Dog vomit color guide & What Do The Different Colors Mean?

dog vomit color guide

Dog vomit color guide discusses what you can tell by the color of your dog’s vomit and when it’s necessary to call your vet…

“When your dog vomits, it means something is wrong, just like it does with humans. Many diseases can induce vomiting, and determining the specific cause can be challenging.

Checking the color of the vomit itself might help you figure out what’s causing your dog to vomit – as nasty as it sounds!

Firstly – are they vomiting or regurgitating?

“The distinction between vomiting and regurgitating isn’t immediately evident to everyone – or even that there is one at all, but there is. They’re distinct events that might indicate a variety of issues or illnesses.

The difference between vomiting and regurgitation is that vomiting involves a dog fetching up partially digested food, but regurgitation involves a dog fetching up undigested food; this generally happens after they’ve eaten and without notice.

Retching noises and constricted ribs/tummy are common warning signs that a dog is about to vomit.

So, what do the different colours of vomit mean?


This might be the result of a lot of grass or bile. Green is typically not a reason for concern on the Dog Vomit Color Scale unless your dog is vomiting excessively. Do not hesitate to contact your veterinarian if they are vomiting often or for an extended period of time.


Bile is frequently present in yellow vomit, but not as much as in green vomit. Yellow vomit, like green vomit, is nothing to be concerned about until it occurs frequently.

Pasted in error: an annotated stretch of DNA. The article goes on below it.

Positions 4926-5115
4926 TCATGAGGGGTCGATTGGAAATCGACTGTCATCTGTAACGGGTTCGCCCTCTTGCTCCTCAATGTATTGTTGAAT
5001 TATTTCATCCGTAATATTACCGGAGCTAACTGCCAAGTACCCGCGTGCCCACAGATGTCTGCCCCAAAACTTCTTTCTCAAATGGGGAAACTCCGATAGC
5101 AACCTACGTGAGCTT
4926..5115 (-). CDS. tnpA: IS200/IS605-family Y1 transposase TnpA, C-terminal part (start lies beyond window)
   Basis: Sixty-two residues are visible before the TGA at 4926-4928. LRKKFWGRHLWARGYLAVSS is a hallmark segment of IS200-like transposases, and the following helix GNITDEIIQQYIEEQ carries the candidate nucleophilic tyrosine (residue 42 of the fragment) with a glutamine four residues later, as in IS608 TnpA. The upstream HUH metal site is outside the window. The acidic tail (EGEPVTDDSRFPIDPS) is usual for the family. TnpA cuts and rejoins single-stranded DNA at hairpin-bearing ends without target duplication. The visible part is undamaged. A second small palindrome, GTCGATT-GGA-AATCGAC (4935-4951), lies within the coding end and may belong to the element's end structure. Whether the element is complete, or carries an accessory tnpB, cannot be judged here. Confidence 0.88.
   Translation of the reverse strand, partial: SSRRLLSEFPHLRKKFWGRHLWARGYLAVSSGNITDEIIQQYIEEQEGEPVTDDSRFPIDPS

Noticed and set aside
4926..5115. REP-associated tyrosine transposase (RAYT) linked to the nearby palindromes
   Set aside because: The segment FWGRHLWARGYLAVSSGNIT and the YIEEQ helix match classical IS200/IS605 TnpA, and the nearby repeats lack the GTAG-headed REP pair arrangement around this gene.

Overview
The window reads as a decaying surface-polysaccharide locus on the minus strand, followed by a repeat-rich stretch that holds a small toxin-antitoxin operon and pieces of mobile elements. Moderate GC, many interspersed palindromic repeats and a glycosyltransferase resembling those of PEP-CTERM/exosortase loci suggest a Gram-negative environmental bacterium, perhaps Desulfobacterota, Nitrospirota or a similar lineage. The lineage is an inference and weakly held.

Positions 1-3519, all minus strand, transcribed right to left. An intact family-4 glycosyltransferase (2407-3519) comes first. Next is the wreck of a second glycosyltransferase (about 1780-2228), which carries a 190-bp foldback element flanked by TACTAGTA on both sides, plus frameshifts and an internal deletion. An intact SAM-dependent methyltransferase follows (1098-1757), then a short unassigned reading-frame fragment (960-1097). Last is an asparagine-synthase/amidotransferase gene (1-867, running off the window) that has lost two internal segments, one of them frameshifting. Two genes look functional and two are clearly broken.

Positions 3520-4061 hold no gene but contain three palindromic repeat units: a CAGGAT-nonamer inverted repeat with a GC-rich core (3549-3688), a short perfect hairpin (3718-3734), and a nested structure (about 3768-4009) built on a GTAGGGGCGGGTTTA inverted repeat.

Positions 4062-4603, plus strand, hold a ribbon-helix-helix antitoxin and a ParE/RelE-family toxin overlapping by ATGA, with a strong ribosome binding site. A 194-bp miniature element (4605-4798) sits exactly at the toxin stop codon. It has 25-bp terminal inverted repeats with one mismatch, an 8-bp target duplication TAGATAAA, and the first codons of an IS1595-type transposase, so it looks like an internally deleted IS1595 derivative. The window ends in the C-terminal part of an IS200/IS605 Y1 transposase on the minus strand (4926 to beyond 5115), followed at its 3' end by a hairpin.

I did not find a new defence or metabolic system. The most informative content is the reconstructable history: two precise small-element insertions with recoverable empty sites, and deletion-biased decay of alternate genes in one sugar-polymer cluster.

It’s difficult to get rid of black vomit. It might be a symptom of an ulcer or an undigested poison, or it could be intestinal mud/dirt (nothing to be concerned about) (definitely something to worry about). The secret is to take a careful look at it — what color is the vomit? If it resembles coffee granules or is tinted with crimson (even extremely dark red), consults your veterinarian.


It might be vomit or froth that looks like vomit, with the latter being the more likely. An upset stomach can induce white vomit, which is typically not a cause for concern.

Foam is a bigger issue. White foam indicates that your dog is suffering from bloat or gastrointestinal issues and that they are attempting to vomit but failing. Treat this as an emergency and contact your veterinarian as soon as possible if they’re vomiting white foam rather than white vomit.


It’s because blood is involved 99 percent of the time when vomit becomes crimson.

Fresh blood is most likely present if the vomit is a bright crimson color. This might be due to a problem with your dog’s stomach lining, potential inflammation, or a reaction to a harmful chemical eaten.

Dark crimson vomit indicates that the dog is vomiting up blood that has been digested and has been in their system for some time. If your dog vomits blood on a regular basis, you should call your veterinarian as soon as possible.


It’s all about the scent! Dark brown vomit is most usually caused by your dog eating too much (you guessed it) feces.

A blockage of the intestines in your dog might also be indicated by dark brown vomit. Contact your veterinarian straight away if the vomit smells extremely bad and occurs frequently. If not treated promptly, a plugged intestine can be deadly.

Vomit is typically nothing to be concerned about if it occurs only once. If it occurs frequently or you are worried, call your veterinarian as soon as possible.”

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